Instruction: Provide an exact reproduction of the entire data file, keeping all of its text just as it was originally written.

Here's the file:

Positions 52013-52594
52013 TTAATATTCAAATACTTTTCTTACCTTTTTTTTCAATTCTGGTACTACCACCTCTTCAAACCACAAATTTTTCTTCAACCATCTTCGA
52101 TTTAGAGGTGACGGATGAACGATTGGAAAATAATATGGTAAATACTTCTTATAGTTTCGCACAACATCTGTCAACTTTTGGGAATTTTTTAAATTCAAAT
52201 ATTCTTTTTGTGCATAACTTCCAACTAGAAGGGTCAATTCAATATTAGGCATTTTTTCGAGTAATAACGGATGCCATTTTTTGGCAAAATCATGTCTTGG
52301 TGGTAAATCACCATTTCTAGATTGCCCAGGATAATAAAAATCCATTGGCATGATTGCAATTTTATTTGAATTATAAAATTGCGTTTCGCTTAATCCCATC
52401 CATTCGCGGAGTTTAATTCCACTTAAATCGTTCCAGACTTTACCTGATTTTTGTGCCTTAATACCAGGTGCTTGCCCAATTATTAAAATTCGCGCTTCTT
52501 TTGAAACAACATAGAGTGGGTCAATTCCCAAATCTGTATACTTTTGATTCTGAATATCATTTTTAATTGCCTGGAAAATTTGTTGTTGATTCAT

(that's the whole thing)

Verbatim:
Positions 52013-52594
52013 TTAATATTCAAATACTTTTCTTACCTTTTTTTTCAATTCTGGTACTACCACCTCTTCAAACCACAAATTTTTCTTCAACCATCTTCGA
52101 TTTAGAGGTGACGGATGAACGATTGGAAAATAATATGGTAAATACTTCTTATAGTTTCGCACAACATCTGTCAACTTTTGGGAATTTTTTAAATTCAAAT
52201 ATTCTTTTTGTGCATAACTTCCAACTAGAAGGGTCAATTCAATATTAGGCATTTTTTCGAGTAATAACGGATGCCATTTTTTGGCAAAATCATGTCTTGG
52301 TGGTAAATCACCATTTCTAGATTGCCCAGGATAATAAAAATCCATTGGCATGATTGCAATTTTATTTGAATTATAAAATTGCGTTTCGCTTAATCCCATC
52401 CATTCGCGGAGTTTAATTCCACTTAAATCGTTCCAGACTTTACCTGATTTTTGTGCCTTAATACCAGGTGCTTGCCCAATTATTAAAATTCGCGCTTCTT
52501 TTGAAACAACATAGAGTGGGTCAATTCCCAAATCTGTATACTTTTGATTCTGAATATCATTTTTAATTGCCTGGAAAATTTGTTGTTGATTCAT